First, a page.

> the outside of it requires some translation process from an exterior
> ontology to one of its own ontologies (represented by an arrow). within the
> context, perhaps the translations should be computable and completely
> defined, but that seems unnecessarily strict, since they should / could be
> used to build those transitions.
> the big idea, i think, is the use of a graph of ontologies with information
> interpretations between the ontologies as nodes. this graph will most
> certainly contain higher-order infinities of nodes as well as translations,
> but should be managable. the intention was to get around the strange
> properties of set theory, but the applications may be much wider in scope
> (i'm guessing).
First of all, you constantly try to solve the context switching problem,
with new graphs of different color. Eventually you will end up needing
an additional framework around your graphs of an increasing complexity
as you get closer to your ideal flexible system. You can call this
framework an ontology or whatever - the point is that it will impose
restrictions of the form "It is pointless to interpret some graph under
some ontology, because the ontology it was created under needs to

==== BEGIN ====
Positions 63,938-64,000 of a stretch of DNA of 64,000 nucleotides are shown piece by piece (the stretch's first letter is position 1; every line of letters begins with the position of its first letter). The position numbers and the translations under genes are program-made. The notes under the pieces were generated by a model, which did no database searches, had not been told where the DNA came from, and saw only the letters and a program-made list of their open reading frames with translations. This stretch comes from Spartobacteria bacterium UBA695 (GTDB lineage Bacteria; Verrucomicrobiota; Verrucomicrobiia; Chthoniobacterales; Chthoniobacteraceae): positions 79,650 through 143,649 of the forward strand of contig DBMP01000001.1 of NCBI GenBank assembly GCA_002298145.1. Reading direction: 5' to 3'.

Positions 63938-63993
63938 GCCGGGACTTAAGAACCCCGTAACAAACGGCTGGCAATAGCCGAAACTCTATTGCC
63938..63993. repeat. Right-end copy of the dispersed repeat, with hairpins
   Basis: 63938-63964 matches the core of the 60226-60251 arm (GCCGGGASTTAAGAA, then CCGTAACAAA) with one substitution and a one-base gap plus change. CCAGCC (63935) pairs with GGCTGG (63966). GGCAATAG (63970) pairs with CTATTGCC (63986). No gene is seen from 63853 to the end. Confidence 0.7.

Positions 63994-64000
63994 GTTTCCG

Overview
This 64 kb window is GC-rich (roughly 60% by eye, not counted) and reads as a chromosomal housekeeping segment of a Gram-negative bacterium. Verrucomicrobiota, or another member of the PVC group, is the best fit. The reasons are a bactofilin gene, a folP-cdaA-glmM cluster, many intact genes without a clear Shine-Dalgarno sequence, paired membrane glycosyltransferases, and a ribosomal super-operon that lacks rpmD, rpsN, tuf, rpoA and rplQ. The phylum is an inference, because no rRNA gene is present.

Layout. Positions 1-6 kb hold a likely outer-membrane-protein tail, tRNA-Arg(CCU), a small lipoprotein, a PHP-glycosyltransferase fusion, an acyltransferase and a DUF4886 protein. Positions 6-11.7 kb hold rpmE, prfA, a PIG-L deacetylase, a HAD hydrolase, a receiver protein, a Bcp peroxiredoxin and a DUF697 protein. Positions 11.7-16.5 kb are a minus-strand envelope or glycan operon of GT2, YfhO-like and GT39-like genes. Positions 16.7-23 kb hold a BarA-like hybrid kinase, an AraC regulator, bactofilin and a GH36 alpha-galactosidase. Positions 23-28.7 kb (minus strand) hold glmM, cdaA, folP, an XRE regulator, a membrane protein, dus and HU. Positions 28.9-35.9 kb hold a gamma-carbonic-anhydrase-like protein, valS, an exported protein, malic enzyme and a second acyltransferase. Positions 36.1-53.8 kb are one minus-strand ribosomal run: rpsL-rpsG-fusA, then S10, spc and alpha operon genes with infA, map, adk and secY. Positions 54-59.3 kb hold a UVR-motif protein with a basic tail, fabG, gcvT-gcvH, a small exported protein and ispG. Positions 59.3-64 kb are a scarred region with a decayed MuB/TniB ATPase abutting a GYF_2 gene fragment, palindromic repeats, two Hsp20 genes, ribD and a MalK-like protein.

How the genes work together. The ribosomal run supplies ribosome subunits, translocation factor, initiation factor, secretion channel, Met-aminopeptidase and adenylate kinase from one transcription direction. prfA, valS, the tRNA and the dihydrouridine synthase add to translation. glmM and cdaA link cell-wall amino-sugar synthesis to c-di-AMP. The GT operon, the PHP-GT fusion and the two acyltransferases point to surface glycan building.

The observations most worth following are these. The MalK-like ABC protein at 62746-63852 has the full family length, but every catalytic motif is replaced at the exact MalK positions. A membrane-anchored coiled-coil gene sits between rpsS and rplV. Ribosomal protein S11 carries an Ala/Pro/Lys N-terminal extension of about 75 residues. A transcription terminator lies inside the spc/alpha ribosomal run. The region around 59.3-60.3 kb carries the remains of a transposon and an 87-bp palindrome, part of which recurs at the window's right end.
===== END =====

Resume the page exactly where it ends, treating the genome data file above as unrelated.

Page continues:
encapsulate information ( in static contexts ) in order to keep the
graph interpretable, or the other way around so that it will be
Imagine this. You have something describing the state transitions in an
automata. Under TUNES it would be possible to do whatever you wished,
and the lucky wish is: Put some system state invariants on the whole
model, like "this and that state is to take maximum 1 second". So now,
when going form one state to another, the system will sometimes test if
the time spent in the last state is within a special interval. And if
you wanted to, go to a special state depending on this.
In the arrow system, you say that state transistions can be expressed
simply by a graph of the transitions, but when you want to _add new
information to it_, as it often the case in a reuse situation, it
suddenly is no longer interpretable by the same ontology - and there
need not be information available to create the new ontology from the
old one. This means that it is not very easy at all to communicate the
different graphs between the different ontologies that initially all
talked about the same concept.
It appears to me ( who is by no means an expert ) that you have
reinvented the usefullness of references. But you lack real objects to
reference. Surely you can call the definition of objects for ontologies,
but it doesn't help much. It will not provide any uniform way of
interpreting information. It's close to saying: "lets interpreted all
information as bits!", "what about [fill in problem here] ?" - "I'll
just use some more bits for that!" - and we all know how that went:)
Flame me if I'm wrong, or give me a concrete example of how something
real can be done. For example:
a = b
Thomas M. Farrelly firstname.lastname@example.org www.lstud.ii.uib.no/~s720